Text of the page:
Our goal is always to accurately and fairly present the substance of all conversations, as we dive deeply into complex topics.  As part of our commitment to this goal, every participant is welcome to issue a written response after they've reviewed the final video produced from our conversation.  Such responses can clarify statements made in the conversation, correct the record if they feel the conversation has been inappropriately edited, or address any other topic the participant desires.

Below is an unedited response from a participant and the video to which the response pertains.


From: Trent Dialogues

I.  God does not owe us anything:


At the 7:46 mark in this video, it was said that “God does not owe us anything…ever…anything.”


This statement was intended in the positive sense in which merit is usually contemplated.  For example, the Merit section of the Catechism of the Catholic Church contains six paragraphs (CCC 2006-2011), and five of those paragraphs speak of merit only in a positive sense.


However, the initial paragraph where a definition of merit is provided does technically mention a negative sense

(“…experienced either as beneficial or harmful, deserving reward or punishment…”; CCC 2006, emphasis added), even though the negative sense is never thereafter explained or applied the way the positive sense is.


In the negative sense, we all have sinned and fallen short of the glory of God (Romans 3:23).  The true recompense owed for our sin is the eternal righteous wrath of God.  This is one of the reasons why understanding the true gospel message is so important.




II.  Rewards:


Scripture speaks of God rewarding Christians for certain actions (see Hebrews 11:6) and sometimes this gets confusingly entangled with the concept of merit, so it would be worthwhile to briefly elaborate on the concept of Christian rewards.


As mentioned in this video, the Catechism of the Catholic Church defines merit in terms of the “recompense owed” for an action (see CCC 2006).  Further, merit is said to be “relative to the virtue of justice, in conformity with the principle of equality which governs it” (CCC 2006).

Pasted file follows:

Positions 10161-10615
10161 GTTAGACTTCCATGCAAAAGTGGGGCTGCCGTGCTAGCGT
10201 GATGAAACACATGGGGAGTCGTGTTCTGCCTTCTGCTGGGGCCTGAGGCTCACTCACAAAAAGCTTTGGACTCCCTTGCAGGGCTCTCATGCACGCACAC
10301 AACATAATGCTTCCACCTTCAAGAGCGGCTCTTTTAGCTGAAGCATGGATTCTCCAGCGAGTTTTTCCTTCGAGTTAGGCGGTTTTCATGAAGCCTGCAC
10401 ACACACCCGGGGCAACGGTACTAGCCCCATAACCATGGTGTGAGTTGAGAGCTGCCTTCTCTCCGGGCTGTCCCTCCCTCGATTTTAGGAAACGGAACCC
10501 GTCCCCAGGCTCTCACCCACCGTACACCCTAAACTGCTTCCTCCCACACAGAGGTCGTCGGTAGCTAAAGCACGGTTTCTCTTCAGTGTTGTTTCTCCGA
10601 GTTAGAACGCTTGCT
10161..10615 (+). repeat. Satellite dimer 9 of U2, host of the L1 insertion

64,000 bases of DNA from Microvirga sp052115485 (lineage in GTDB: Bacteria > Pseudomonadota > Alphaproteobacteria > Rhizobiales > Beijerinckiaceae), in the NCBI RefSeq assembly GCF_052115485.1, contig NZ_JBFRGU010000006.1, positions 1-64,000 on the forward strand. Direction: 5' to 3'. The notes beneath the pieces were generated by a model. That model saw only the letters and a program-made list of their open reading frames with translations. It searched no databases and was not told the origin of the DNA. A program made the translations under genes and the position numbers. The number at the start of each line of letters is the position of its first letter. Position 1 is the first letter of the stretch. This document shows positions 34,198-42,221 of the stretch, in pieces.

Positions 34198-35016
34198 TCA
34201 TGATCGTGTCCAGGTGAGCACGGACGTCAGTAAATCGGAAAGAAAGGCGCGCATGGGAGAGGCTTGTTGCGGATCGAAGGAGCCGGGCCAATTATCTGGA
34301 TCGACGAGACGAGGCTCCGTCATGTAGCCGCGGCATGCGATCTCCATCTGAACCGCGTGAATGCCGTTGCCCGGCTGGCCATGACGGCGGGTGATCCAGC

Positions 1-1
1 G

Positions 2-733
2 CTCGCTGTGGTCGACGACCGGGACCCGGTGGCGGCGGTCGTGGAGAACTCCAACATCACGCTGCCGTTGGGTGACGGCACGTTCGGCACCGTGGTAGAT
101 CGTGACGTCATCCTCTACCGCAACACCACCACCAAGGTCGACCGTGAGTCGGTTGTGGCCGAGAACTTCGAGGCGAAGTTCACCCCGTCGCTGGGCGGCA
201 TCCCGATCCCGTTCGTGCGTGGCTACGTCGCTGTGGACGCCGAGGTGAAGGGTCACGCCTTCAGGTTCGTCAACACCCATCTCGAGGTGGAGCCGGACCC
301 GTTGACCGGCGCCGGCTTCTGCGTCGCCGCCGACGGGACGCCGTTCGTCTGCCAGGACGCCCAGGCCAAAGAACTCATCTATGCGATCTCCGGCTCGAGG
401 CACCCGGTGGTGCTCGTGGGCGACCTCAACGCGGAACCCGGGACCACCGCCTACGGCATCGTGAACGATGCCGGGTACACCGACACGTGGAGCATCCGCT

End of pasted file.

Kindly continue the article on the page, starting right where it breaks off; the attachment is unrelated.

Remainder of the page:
However, similar to what was discussed at 8:46-9:37 in this video, rewards promised by God are not recompense owed, nor do they conform with the principle of equality (or even proportionality).  Kindly allow an extreme example to help elucidate this point:  Imagine a parent who promises their child that if the child achieves a passing score on their next math test, the parent will reward the child with a brand-new car.  Is there some objective societal standard whereby a passing score on a math test entitles someone to a new car, and the principle of equality requires new cars as just recompense for passing scores on math tests?  Surely not.  If the child then achieves passing scores on their next two math tests, does the parent now owe two new cars?  Again, surely not.  They key is the parent’s promise, not the intrinsic value of a passing score. 


Even though a reward may correspond to an action done by a Christian, the reward is not strictly earned or deserved, but rather gratuitously promised by God in His good pleasure and fulfilled by God in His faithfulness.  Thus, the reward is due on account of the promise, not on account of something inherent within the Christian or within the Christian’s action. 


For a more in-depth analysis of rewards, we would recommend reading: The Portion Of The Righteous, by Jonathan Edwards.